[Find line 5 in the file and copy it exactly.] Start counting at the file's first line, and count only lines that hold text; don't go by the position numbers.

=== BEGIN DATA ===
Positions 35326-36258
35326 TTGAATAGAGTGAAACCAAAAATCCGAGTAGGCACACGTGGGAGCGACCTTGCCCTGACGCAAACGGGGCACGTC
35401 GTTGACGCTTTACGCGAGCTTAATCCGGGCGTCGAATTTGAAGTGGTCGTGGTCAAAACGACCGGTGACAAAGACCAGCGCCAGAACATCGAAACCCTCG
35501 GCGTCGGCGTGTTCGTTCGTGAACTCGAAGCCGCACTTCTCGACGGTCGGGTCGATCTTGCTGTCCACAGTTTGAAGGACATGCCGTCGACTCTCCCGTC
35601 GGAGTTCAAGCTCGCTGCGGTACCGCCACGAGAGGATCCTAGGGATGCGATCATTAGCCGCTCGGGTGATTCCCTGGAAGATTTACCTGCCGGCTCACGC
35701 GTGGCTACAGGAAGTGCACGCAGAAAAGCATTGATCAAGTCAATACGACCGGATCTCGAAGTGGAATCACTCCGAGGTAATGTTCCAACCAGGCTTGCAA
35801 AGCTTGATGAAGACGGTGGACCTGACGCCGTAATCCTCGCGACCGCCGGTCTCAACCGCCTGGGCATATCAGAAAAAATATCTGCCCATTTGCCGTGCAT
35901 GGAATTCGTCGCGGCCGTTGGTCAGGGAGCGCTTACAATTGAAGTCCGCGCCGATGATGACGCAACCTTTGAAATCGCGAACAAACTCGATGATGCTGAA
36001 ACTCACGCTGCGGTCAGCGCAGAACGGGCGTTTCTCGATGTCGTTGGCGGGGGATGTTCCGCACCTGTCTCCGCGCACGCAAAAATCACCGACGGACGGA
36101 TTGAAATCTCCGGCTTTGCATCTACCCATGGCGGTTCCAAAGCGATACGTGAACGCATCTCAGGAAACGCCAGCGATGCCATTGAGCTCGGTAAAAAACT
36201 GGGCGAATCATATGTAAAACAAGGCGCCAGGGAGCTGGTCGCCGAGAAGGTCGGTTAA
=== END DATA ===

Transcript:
35601 GGAGTTCAAGCTCGCTGCGGTACCGCCACGAGAGGATCCTAGGGATGCGATCATTAGCCGCTCGGGTGATTCCCTGGAAGATTTACCTGCCGGCTCACGC